He stuck around for another four years, but finally stepped away for good after the star-crossed 1999 season—one that started out with so much promise, and ended with such bitter disappointment. It was, without question, one of the greatest full-team failures of the Paterno era—a season that will forever be defined (unfortunately) not by the stunning comeback win over Miami (and Fran’s honest and jubilant and over-the-top call of Chafie Fields’ game-winning touchdown: "No flags! No flags! No flags!") but rather by the loss that seemed to haunt Joe, and the program, for years to come—that heartbreaker, on Homecoming Day, against Glen Mason and Minnesota. It’s no reach to say that it might have been the worst loss in program history; I guess, in some way, it was only fitting that Fran was there to see that one, too.
Eventually, Joe would regain his footing. He changed things up and modernized the program and finally got Penn State back among the national elite, if only briefly. But the reality is, that 1999 season represented the end of something—the end of Penn State as one of the nation’s true powerhouse. It also represented the end of Fran Fisher as every Penn Stater’s gameday radio companion. He had started to slip in those last years. It was time to move on. So that’s what he did.
But even as he stepped away from the spotlight, Fran was always there. He was always there to share a story about the good old days with any fan, young or old, who was willing to listen (and there were many). He was there to mentor young journalists and broadcasters who dreamed to one day have what he had—a college football dream job. He was there to see Paul Posluszny, Michael Robinson and Alan Zemaitis give Joe one last great season. He was there to serve as a measured, calm influence when everything went to hell. He was there when Bill O’Brien arrived and began the work of rebuilding the program, and he was there, finally, to see the James Franklin era begin.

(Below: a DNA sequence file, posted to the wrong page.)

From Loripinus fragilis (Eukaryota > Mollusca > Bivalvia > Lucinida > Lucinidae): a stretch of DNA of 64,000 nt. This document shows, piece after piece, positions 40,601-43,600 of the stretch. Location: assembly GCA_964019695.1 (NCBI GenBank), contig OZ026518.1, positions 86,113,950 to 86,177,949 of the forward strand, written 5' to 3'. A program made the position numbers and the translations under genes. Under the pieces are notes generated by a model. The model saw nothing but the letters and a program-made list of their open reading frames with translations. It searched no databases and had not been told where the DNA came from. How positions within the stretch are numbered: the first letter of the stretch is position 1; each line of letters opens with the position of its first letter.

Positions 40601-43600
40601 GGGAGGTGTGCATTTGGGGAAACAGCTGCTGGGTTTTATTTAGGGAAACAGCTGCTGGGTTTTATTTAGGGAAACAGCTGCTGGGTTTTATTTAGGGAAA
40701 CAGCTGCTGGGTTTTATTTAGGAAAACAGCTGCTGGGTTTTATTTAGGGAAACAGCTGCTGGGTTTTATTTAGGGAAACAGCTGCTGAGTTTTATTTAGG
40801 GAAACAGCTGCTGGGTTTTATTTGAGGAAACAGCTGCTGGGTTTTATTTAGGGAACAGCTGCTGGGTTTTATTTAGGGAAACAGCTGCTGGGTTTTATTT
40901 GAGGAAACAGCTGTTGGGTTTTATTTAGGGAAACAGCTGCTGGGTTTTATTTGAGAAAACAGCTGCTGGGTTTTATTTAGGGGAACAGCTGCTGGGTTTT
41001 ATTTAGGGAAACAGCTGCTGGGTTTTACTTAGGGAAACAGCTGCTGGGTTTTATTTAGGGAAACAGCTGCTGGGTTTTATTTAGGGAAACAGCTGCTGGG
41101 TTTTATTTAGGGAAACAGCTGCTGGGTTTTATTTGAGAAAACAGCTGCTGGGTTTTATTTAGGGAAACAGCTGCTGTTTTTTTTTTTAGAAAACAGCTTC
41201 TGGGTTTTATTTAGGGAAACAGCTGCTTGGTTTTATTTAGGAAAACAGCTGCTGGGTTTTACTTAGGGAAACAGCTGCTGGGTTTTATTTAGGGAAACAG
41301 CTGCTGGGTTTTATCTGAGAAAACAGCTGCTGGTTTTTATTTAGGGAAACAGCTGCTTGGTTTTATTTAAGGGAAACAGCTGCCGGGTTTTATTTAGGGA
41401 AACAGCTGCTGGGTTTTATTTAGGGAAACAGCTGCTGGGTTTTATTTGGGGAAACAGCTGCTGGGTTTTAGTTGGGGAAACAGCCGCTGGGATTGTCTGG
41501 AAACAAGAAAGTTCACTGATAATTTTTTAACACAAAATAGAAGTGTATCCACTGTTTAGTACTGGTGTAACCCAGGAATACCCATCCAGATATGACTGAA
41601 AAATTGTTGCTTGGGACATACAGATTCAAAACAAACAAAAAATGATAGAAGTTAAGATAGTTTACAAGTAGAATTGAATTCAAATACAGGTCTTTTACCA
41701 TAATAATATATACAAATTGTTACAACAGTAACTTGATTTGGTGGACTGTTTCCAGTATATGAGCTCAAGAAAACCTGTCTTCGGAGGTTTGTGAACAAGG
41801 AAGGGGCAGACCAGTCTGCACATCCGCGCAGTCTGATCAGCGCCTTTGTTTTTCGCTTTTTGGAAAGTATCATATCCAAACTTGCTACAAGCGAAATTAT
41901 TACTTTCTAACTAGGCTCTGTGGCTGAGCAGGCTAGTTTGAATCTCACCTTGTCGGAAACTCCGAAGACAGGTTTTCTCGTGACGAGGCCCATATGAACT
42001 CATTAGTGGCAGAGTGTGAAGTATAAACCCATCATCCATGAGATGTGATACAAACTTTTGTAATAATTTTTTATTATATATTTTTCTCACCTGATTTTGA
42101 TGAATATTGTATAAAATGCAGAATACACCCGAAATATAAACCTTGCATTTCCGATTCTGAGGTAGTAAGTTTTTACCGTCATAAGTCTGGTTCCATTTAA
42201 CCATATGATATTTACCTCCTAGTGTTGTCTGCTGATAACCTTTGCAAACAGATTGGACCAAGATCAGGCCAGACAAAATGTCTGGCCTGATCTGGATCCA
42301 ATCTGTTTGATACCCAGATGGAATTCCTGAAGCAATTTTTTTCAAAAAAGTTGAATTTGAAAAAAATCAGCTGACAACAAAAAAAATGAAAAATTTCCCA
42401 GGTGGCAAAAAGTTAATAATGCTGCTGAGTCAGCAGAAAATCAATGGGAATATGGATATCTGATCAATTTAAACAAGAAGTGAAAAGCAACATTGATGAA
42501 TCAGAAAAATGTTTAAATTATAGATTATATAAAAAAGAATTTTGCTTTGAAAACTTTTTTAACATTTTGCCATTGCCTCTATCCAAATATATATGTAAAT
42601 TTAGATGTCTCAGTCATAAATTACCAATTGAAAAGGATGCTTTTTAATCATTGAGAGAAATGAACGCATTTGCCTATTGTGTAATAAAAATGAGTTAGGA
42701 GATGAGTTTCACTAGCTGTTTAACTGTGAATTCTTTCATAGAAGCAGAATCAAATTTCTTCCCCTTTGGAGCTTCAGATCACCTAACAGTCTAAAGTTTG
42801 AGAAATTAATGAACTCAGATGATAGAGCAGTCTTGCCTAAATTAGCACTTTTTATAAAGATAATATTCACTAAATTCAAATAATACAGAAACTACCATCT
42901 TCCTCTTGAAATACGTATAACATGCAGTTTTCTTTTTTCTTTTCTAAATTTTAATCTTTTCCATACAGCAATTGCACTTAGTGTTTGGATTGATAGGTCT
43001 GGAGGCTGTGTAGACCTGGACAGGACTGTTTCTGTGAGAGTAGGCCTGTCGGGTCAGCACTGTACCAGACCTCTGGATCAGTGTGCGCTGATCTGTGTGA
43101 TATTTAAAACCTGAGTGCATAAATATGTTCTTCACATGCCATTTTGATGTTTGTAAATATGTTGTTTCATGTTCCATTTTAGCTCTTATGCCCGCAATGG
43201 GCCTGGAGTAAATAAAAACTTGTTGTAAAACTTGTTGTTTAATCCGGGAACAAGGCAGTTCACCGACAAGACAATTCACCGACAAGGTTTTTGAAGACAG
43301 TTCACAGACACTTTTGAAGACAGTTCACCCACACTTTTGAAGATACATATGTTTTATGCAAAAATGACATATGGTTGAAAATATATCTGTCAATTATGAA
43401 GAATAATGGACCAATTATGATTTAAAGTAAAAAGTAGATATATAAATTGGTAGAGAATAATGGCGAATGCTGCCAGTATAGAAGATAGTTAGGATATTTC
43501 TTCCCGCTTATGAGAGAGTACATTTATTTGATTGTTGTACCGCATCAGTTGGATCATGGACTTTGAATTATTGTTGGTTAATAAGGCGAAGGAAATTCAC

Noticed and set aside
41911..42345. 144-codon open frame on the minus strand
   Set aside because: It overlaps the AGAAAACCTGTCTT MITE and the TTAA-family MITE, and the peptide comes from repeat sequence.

Sadly, he won’t be there to see if Franklin can get Penn State back to what it once was—back to what it was in those glory days of the 1980s and early 1990s. But maybe he wouldn’t mind that; after all, he already seen so much. He saw, really, nothing short of the creation of Penn State football as we know it—the slow build to gain national respect, the climb to the pinnacle, the world-changing entry into the Big Ten, that perfect season in 1994, the collapse of everything in 2011, and the arrival of the promising new eras of O'Brien and Franklin.
He didn’t always see great teams during his years in the booth. But he certainly didn’t see many bad ones. Which is to say, yeah, Fran had a good gig. A great gig, actually. And I think we would all agree, he did a great job. Through his words and his actions, he became part of the fabric of Penn State football. He always will be.
Yes, Fran Fisher made an impact. Whether on the radio or behind the scenes, whether working officially on behalf of Penn State or simply in the interests of the university he loved and the people who loved it, he made a real, lasting, positive impact.
He made an impact on Penn State football. He made an impact on Penn State. He made an impact on every single person who ever had a chance to meet him, to talk with him, or merely hear him call a game on the radio.
He wasn’t a Penn State alum. In some ways, he kind of just landed among us by accident. But he decided at some point that he should stick around, to make Happy Valley his home, and give his all for Penn State University.
That’s precisely what he did. And Penn State is all the better for it.